Uranium in Drinking Water
Uranium is a naturally occurring element in groundwater in some portions of Connecticut. However, there is not enough data to know where uranium levels are elevated. It gets into drinking water when groundwater dissolves minerals that contain uranium. The amount of uranium in well water will vary depending upon its concentration in bedrock. However, within high uranium bedrock types there is a large amount of variation within small areas. Levels of naturally occurring radiation in water are not likely to be high in shallow wells. Therefore the potential exists for deep bedrock wells in Connecticut to have uranium, although most will be very low. High levels of uranium indicate the potential for radon and radium also to be present.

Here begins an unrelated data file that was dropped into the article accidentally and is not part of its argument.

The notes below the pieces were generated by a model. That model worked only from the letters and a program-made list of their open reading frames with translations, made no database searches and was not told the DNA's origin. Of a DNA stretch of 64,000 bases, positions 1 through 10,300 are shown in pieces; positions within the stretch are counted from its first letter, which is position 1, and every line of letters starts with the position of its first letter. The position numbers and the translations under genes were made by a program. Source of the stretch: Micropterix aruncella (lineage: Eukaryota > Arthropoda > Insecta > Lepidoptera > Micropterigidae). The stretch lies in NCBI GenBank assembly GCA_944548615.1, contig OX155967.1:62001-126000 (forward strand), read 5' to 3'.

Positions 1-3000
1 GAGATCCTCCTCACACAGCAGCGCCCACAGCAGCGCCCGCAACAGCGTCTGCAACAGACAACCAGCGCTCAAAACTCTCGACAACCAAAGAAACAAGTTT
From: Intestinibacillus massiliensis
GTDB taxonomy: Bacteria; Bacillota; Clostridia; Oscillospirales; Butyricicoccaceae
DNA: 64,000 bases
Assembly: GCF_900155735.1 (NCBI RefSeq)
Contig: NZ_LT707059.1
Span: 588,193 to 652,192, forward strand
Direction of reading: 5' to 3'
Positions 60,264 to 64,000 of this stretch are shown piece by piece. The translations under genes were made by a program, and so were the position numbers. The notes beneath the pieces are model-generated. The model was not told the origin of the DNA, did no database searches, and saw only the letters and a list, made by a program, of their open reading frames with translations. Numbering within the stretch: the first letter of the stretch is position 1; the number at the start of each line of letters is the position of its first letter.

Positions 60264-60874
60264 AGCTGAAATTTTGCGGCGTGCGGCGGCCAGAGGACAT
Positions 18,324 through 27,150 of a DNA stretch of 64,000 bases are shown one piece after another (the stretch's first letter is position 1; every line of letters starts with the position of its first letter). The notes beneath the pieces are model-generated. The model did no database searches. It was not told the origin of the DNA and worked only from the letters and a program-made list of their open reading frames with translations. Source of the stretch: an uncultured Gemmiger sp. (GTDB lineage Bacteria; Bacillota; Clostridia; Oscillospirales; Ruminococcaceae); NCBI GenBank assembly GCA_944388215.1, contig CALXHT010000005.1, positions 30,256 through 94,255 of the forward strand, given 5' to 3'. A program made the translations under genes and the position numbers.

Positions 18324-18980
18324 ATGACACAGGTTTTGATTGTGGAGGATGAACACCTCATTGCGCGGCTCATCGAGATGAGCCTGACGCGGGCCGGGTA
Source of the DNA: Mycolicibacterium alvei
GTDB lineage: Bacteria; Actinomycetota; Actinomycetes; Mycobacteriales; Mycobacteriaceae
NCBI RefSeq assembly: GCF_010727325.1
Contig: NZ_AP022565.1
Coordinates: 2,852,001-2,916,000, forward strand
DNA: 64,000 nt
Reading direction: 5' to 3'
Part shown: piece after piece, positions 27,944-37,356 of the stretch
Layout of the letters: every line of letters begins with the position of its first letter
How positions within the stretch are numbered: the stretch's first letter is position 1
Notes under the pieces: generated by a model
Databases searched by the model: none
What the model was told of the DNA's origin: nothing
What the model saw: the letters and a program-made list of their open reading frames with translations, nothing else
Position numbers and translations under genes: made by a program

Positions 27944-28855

Naturally occurring uranium has very low levels of radioactivity. However, the chemical properties of uranium in drinking water are of greater concern than its radioactivity. Most ingested uranium is eliminated from the body. However, a small amount is absorbed and carried through the bloodstream. Studies show that elevated levels of uranium in drinking water can affect the kidneys. Bathing and showering with water that contains uranium is not a health concern.
To find out if you have uranium in your drinking water you must test for it. The Connecticut Department of Public Health recommends conducting an initial screening test for “gross alpha.” If this initial and less costly analysis indicates there is little or no gross alpha, then there is no need to conduct additional testing. If, on the other hand, the results indicated high gross alpha, then the water should be re-sampled and analyzed for additional compounds.